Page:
The man Fehrenbacher has died and Fehrenbacher has a new owner without any previous connection to Dual. The Dual brand owner has more connection to the old Dual than Fehrenbacher’s new owner.

    Fehrenbacher assembled parts from China to lower production costs. They were not 100% Made in Germany. This is true for all their products they made.

    For example, the plinth in the Thorens TD203 was made in China then assembled together in Germany with the motor and tonearm. The TD309 chassi with the springs was made in China then assembled together with the other parts in Germany.

    But the tonearms were made in Germany.
    The acrylic covers were all made in China.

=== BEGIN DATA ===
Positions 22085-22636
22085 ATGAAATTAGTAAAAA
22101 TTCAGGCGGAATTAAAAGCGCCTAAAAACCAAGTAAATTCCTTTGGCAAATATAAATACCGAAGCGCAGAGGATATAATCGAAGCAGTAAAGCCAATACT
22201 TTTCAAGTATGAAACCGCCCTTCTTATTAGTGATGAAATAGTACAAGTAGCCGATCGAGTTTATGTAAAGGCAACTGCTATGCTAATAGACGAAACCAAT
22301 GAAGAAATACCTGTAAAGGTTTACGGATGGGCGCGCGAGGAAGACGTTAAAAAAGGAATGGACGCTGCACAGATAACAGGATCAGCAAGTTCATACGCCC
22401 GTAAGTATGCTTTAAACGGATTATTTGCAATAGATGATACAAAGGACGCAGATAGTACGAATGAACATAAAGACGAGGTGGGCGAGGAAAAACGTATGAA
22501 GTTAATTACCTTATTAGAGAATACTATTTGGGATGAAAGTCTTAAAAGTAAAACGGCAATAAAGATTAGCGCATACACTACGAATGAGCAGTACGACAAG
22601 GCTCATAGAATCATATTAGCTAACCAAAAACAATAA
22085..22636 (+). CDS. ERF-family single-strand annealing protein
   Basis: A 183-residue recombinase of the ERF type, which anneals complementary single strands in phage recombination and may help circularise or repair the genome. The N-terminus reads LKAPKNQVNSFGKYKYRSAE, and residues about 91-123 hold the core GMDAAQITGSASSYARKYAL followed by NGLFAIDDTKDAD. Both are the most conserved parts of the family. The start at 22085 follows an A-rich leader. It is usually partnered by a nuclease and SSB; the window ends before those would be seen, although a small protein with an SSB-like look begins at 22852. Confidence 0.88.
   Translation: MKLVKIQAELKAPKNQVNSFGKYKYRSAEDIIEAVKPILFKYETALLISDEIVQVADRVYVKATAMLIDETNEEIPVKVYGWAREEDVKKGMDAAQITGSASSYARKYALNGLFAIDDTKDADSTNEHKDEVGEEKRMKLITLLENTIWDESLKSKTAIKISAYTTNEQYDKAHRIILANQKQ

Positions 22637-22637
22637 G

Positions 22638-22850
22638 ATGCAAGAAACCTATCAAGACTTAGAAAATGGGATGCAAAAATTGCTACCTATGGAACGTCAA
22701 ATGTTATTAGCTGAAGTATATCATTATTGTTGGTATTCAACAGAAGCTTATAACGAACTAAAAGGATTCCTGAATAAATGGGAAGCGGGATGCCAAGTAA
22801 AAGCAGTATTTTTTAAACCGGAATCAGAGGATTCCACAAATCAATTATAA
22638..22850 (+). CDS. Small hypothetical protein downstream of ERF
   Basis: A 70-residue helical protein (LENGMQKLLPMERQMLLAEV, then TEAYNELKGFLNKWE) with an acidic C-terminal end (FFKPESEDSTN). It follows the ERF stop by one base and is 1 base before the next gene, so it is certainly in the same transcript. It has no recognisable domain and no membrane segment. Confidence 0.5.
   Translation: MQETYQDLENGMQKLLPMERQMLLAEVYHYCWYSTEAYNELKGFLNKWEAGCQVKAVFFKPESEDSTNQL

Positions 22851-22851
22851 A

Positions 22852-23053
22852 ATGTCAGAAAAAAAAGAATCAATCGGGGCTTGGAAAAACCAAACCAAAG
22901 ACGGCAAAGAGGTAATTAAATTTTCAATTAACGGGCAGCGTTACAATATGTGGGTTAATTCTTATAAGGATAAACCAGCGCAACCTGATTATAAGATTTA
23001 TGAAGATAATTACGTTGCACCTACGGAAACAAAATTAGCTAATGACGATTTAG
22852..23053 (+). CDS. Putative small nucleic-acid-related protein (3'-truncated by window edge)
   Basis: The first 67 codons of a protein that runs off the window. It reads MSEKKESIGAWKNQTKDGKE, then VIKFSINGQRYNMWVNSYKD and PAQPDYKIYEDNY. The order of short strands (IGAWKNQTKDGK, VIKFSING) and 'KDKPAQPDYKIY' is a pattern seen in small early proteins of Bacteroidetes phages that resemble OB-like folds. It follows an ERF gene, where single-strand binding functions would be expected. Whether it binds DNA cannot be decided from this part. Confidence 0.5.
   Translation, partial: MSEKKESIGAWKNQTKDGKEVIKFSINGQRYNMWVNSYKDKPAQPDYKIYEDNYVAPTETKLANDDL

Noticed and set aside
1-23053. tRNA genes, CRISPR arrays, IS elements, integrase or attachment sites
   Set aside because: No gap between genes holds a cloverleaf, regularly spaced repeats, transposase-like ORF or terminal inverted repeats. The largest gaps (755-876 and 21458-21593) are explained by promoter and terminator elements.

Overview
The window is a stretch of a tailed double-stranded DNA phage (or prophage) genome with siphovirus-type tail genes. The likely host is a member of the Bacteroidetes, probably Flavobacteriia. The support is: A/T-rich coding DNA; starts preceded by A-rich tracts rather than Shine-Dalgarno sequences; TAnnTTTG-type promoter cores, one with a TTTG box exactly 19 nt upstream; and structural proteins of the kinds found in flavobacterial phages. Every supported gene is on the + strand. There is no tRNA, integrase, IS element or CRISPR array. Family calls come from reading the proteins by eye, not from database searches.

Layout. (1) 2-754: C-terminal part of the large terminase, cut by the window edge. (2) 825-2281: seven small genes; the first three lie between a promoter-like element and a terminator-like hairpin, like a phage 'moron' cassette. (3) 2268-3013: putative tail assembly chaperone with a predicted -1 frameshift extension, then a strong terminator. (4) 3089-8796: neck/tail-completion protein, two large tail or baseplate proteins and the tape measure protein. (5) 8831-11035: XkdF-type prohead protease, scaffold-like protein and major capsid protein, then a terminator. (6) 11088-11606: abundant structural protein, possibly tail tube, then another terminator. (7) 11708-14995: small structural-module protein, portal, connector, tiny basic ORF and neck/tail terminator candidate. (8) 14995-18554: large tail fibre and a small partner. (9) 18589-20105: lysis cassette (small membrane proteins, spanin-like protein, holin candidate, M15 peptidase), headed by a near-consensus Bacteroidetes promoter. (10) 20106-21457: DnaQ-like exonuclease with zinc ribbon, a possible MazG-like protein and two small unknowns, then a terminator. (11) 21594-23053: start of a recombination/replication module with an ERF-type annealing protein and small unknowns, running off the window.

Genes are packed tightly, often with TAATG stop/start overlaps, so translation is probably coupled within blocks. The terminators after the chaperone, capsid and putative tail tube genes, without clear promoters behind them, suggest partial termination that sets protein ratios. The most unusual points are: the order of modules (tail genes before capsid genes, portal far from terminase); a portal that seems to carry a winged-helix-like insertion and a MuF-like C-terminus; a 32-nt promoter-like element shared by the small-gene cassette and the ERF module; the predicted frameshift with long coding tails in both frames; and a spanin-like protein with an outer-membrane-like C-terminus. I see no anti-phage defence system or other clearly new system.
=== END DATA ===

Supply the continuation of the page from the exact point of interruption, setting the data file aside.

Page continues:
Heinz Rohrer explained in an interview few years back that it would cost twice as much to have those parts made in Germany which would raise the cost of the turntables making then unsellable.

    Only the TD350 and other more expensive models were fullt made in Germany.

    This is how things are at Fehrenbacher. This of course complicates logistics. Since so many parts was made in Asia already it was more logical to have the complete turntable made in Asia and in one factory that does all the work.

    So very logical that Thorens and Dual moved.

    Now the Fehrenbacher models will use Pro-Ject parts and take advantage of Pro-Jects massmarket production in the Czech republic. Czech has lower production costs than Germany.

    I remember the hostility in this forum against the TD295 because it was made by Pro-Ject to Thorens specifications, but now when Fehrenbacher teams up with Pro-Ject then it’s suddenly perfectly Ok.